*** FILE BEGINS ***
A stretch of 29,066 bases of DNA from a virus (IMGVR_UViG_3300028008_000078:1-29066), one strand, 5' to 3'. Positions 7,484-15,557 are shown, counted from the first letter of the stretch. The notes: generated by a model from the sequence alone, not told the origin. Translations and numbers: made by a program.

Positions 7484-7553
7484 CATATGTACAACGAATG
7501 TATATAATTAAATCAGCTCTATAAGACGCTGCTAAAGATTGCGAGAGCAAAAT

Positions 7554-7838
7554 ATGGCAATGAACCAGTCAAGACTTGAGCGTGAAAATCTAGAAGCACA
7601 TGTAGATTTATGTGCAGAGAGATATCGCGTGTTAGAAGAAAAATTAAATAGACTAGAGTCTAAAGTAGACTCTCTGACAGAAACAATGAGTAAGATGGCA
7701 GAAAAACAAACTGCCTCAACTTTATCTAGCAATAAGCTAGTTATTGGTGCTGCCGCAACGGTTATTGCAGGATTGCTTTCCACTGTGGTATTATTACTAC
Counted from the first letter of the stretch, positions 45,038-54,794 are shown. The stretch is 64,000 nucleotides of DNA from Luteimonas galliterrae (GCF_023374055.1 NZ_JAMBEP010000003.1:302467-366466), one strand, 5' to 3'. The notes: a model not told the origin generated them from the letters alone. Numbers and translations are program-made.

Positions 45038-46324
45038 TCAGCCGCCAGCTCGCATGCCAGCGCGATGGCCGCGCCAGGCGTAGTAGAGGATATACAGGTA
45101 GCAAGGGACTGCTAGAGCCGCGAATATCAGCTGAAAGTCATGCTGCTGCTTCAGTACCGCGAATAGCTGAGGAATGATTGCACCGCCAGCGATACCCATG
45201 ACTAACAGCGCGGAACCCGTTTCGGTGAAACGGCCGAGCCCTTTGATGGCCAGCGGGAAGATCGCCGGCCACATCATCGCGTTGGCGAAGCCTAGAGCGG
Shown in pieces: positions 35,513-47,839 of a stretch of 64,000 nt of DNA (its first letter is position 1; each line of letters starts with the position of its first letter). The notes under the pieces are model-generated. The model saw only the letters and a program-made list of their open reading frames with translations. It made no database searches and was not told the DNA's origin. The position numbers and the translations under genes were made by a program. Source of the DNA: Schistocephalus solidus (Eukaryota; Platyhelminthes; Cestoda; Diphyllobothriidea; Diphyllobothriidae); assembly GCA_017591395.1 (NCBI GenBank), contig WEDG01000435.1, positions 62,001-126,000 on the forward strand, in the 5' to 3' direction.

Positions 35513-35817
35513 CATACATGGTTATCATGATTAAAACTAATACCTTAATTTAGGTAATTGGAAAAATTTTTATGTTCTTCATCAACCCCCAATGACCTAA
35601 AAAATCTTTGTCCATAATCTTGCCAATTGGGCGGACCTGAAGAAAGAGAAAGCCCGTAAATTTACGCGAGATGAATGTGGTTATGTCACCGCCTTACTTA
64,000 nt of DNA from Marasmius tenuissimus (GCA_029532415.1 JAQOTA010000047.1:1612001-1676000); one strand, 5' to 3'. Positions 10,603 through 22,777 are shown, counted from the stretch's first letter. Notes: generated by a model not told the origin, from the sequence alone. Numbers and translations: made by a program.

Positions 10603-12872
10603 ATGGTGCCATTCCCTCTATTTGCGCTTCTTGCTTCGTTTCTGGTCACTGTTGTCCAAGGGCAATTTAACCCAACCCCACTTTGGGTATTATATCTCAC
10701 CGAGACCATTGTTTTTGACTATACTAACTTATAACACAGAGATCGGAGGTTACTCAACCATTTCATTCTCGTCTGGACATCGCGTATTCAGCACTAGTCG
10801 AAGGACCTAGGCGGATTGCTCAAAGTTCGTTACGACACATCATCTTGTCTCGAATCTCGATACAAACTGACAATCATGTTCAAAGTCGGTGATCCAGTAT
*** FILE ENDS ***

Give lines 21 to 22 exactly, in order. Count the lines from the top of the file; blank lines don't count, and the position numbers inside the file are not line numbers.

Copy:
10701 CGAGACCATTGTTTTTGACTATACTAACTTATAACACAGAGATCGGAGGTTACTCAACCATTTCATTCTCGTCTGGACATCGCGTATTCAGCACTAGTCG
10801 AAGGACCTAGGCGGATTGCTCAAAGTTCGTTACGACACATCATCTTGTCTCGAATCTCGATACAAACTGACAATCATGTTCAAAGTCGGTGATCCAGTAT